"Annual water usage in 2010 was actually down more than 18 percent from usage in 2006."
Charlotte Nash on Wednesday, May 18th, 2011 in a speech
Gwinnett water use down, but by how much?
Charlotte Nash, the new head of Gwinnett County government, did some bragging about her county in a recent speech.
One of the claims was about water, specifically how much less H2O Gwinnett homeowners used in recent years.
"Annual water usage in 2010 was actually down more than 18 percent from usage in 2006," Nash, chairwoman of the county’s Board of Commissioners, said in her May 18 State of the County address.
Perhaps the statistic was true, considering that county and state officials have pleaded with Georgians to use less water after state environmental protection officials announced a ban on most types of outdoor watering in September 2007. The ban was lifted in June 2009. Currently, political leaders in Georgia, Alabama and Florida are battling over a water-sharing agreement.
A county spokeswoman suggested Gwinnett residents and business owners are being more conscious about conserving water.
"It would seem the water conservation trend that started during the extreme drought continues," Gwinnett spokeswoman Heather Sawyer told us in an email to explain why water use has declined in Georgia’s second-highest-populated county.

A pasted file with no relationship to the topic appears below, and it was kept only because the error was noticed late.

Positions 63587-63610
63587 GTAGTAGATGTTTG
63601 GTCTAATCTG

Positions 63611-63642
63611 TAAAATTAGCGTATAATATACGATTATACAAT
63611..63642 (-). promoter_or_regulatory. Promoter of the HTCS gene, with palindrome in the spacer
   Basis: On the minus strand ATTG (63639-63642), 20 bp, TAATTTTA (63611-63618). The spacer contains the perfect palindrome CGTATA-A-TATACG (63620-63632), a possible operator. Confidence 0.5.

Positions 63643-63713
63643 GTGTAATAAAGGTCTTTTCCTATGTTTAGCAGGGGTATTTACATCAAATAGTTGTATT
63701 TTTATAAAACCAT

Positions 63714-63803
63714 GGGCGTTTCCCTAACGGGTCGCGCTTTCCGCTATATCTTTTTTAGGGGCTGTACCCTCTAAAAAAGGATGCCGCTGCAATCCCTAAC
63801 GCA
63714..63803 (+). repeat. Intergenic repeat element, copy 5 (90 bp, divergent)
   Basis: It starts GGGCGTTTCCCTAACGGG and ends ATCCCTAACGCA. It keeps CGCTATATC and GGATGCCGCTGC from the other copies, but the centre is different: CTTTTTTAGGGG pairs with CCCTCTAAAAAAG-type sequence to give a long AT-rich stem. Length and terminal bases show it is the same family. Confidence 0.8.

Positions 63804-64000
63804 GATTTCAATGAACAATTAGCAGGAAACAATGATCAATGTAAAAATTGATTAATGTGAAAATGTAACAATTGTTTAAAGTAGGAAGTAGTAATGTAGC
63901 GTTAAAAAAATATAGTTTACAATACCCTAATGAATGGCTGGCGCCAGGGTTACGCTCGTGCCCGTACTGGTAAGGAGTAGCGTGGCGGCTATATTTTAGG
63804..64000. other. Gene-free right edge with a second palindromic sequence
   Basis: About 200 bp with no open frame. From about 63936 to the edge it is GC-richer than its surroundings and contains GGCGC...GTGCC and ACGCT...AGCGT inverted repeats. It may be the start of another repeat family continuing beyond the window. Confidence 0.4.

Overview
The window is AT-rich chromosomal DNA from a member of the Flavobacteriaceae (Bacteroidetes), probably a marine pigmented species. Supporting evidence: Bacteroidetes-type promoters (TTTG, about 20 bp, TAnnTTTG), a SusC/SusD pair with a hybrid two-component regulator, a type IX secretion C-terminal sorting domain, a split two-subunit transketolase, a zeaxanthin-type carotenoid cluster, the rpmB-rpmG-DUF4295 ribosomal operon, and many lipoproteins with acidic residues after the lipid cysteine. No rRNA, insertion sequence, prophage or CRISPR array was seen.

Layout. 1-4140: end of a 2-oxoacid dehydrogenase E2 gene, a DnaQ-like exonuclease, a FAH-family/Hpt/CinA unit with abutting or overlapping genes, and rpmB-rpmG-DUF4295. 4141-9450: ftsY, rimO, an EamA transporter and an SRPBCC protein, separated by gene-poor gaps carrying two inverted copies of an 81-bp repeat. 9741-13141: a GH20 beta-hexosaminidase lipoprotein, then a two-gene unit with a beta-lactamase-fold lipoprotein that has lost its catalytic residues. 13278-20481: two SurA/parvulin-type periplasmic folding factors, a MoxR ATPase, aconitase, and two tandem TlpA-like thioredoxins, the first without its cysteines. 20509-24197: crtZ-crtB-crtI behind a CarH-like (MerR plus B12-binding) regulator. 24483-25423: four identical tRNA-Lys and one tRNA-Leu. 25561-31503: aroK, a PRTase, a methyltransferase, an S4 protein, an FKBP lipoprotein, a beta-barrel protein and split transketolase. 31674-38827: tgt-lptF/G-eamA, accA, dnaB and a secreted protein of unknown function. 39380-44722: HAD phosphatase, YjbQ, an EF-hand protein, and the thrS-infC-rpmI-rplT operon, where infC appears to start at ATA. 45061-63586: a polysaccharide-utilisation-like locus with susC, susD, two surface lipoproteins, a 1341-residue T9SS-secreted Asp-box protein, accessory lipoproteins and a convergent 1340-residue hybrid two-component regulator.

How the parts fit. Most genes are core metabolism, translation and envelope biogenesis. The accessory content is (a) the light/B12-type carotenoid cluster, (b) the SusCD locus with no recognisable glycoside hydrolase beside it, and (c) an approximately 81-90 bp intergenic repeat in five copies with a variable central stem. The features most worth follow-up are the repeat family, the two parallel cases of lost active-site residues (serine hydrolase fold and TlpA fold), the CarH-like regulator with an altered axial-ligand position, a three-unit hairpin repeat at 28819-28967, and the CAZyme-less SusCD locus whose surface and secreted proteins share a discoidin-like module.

Sawyer also suggested Gwinnett’s toilet rebate program may be another factor in conserving water. The program gives homeowners a $50 to $100 discount for installing toilets that use less water when flushed.
PolitiFact Georgia was still curious about Nash’s numbers. The county’s population grew, according to U.S. census figures, from 588,450 residents in 2000 to more than 805,000 in 2010, a 37 percent increase. Nash’s statement claimed the county’s water use dropped by 18 percent in four years, yet the county’s population increased by 37 percent over the past 10 years.
Gwinnett officials provided us a spreadsheet with annual water use data dating to 1999. The average daily use for most years between 1999 and 2007 was nearly 84 million gallons a day. In 2007, the year the drought restrictions took effect, the average daily use was 86.4 million gallons a day. In 2008, the average daily use in Gwinnett dropped to just below 72 million gallons a day. The one-year decline was nearly 17 percent.
That one-year decline was actually less than the drop in the region, state officials told The Atlanta Journal-Constitution in 2008. They said water use in North Georgia dropped by 24 percent from August 2007 to August 2008.
We felt better about believing the drop in water use in Gwinnett between 2007 and 2008. So, let’s take a closer look at Nash’s claim of an 18 percent decline from 2006 to 2010.
Sawyer alerted us to an error in the math work. Staffers used the difference between the 2006 and 2009 totals to come up with the 18 percent reduction. Gwinnett officials say the average daily use was 87.4 million gallons in 2006 and 71.3 million gallons a day in 2009. In 2010, the average daily use was 74.7 million gallons a day. That is a 14.3 percent decline.
Since the 14 percent reduction is pretty close to 18 percent, we don’t consider the error to be that egregious. We rate Nash’s claim as Mostly True.